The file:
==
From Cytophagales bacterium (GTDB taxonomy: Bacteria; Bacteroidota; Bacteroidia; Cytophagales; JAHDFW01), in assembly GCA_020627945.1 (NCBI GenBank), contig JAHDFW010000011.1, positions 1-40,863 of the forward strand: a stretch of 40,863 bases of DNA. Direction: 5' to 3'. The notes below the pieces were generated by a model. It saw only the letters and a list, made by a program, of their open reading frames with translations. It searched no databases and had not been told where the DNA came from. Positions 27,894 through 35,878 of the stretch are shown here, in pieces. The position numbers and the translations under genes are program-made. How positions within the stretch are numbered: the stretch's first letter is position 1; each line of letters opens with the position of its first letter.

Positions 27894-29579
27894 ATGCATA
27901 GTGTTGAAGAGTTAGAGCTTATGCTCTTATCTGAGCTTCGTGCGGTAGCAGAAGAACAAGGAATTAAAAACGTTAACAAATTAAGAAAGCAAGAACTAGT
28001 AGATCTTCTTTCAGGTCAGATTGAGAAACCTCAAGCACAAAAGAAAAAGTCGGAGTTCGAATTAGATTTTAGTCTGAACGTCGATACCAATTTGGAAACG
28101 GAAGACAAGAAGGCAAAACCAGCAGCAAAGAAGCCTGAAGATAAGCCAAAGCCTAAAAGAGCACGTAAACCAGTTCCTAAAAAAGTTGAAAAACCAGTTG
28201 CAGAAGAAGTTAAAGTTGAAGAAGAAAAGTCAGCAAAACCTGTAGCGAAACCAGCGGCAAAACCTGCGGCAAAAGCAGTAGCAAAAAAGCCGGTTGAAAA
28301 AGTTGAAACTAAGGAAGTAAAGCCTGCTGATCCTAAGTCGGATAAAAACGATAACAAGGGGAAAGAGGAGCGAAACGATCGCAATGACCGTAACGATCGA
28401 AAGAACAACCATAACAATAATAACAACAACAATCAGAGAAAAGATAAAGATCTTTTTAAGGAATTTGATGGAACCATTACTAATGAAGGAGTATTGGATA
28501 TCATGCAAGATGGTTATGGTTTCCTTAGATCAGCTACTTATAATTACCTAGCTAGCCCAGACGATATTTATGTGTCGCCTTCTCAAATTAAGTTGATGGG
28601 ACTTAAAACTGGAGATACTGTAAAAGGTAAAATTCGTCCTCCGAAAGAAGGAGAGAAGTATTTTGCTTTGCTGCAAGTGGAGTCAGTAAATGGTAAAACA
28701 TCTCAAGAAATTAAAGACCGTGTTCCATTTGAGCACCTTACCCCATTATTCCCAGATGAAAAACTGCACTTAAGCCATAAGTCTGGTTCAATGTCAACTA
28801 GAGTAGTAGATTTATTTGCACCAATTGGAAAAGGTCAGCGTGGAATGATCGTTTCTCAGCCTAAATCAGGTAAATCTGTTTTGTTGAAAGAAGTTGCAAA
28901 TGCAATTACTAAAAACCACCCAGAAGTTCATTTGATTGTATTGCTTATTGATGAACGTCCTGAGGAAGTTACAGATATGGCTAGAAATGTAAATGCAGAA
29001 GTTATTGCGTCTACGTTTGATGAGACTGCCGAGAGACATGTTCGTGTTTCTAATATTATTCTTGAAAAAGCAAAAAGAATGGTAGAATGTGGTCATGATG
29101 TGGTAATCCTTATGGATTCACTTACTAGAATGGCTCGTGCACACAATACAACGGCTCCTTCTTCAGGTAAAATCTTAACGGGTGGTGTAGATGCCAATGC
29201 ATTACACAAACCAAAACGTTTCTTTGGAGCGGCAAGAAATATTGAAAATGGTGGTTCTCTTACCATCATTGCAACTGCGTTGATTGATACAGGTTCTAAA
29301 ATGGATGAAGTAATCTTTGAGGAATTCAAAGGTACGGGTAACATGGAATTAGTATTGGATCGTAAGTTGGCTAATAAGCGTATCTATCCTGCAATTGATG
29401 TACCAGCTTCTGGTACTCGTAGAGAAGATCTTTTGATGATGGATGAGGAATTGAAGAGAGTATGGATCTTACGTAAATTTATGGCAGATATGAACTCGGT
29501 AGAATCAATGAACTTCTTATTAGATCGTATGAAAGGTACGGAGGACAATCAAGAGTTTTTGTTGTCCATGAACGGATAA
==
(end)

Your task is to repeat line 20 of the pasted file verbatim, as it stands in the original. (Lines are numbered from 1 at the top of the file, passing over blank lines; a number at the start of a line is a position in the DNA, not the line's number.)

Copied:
29501 AGAATCAATGAACTTCTTATTAGATCGTATGAAAGGTACGGAGGACAATCAAGAGTTTTTGTTGTCCATGAACGGATAA